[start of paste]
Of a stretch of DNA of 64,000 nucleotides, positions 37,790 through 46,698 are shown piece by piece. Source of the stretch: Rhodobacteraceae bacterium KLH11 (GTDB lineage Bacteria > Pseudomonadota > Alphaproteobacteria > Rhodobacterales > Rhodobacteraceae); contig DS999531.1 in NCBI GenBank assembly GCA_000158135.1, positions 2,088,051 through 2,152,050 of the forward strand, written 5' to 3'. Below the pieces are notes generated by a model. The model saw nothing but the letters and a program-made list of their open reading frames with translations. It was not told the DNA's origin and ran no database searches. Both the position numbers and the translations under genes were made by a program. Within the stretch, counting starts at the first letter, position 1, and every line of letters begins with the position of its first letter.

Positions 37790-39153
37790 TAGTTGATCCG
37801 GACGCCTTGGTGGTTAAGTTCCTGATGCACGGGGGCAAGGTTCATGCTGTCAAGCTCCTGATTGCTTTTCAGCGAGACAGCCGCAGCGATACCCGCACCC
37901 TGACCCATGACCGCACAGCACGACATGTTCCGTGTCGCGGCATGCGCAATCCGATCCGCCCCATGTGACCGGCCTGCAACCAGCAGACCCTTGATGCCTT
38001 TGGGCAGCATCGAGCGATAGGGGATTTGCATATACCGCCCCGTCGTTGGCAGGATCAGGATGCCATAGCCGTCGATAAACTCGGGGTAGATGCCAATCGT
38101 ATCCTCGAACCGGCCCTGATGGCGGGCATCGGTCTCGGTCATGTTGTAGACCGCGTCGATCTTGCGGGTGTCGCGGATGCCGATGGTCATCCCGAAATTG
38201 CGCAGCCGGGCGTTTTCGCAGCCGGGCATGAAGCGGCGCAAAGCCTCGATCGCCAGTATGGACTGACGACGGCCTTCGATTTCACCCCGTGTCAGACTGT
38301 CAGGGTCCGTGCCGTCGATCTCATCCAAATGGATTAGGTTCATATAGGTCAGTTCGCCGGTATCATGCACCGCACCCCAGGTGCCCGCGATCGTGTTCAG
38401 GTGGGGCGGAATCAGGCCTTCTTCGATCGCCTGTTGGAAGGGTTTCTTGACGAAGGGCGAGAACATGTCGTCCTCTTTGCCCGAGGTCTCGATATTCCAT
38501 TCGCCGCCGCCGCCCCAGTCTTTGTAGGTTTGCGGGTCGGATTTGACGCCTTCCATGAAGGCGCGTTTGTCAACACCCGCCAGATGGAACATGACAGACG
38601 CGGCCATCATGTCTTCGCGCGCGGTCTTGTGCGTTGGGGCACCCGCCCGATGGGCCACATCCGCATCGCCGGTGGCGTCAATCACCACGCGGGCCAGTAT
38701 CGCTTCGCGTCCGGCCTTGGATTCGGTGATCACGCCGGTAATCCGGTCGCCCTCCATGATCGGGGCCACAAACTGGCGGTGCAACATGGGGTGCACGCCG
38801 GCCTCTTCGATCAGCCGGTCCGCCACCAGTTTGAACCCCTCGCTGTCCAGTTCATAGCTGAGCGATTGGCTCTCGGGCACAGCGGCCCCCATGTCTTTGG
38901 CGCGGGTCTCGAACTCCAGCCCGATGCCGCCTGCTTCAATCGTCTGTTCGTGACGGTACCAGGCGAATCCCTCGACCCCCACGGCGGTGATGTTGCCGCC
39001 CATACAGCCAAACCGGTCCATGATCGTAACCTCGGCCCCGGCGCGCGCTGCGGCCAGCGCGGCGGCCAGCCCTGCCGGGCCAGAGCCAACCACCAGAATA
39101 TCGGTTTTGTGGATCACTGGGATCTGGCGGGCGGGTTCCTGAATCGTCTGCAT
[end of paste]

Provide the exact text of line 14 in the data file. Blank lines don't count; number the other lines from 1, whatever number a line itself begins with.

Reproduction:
38801 GCCTCTTCGATCAGCCGGTCCGCCACCAGTTTGAACCCCTCGCTGTCCAGTTCATAGCTGAGCGATTGGCTCTCGGGCACAGCGGCCCCCATGTCTTTGG